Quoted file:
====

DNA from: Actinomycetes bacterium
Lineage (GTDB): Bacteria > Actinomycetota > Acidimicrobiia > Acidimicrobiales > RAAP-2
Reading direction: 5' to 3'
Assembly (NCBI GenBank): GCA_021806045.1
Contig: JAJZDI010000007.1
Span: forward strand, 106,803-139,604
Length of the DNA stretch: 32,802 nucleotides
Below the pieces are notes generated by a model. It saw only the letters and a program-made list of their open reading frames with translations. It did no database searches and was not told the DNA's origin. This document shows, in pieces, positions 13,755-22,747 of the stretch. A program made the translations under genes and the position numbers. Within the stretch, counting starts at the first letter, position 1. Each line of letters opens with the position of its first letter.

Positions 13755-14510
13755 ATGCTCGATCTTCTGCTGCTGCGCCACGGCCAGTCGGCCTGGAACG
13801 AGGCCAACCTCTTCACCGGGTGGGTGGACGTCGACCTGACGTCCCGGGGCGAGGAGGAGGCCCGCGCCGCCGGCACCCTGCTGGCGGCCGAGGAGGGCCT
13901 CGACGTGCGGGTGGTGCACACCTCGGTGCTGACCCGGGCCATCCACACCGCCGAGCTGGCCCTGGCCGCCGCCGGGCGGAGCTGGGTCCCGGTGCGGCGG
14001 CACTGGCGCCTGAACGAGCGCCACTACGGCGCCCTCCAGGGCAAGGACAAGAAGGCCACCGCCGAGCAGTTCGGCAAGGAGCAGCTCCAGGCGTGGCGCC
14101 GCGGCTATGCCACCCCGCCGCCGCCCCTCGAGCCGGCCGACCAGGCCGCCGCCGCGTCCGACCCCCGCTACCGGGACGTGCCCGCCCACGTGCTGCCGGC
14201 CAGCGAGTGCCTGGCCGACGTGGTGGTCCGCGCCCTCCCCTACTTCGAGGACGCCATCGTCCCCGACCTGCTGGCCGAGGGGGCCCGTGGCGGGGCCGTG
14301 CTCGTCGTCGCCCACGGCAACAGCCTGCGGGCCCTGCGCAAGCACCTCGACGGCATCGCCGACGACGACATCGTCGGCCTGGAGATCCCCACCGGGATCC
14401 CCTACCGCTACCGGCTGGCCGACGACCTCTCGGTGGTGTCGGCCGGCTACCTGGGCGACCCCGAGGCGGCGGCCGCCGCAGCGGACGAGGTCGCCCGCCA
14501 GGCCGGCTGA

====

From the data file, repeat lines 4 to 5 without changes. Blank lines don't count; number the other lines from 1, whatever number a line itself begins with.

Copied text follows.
Assembly (NCBI GenBank): GCA_021806045.1
Contig: JAJZDI010000007.1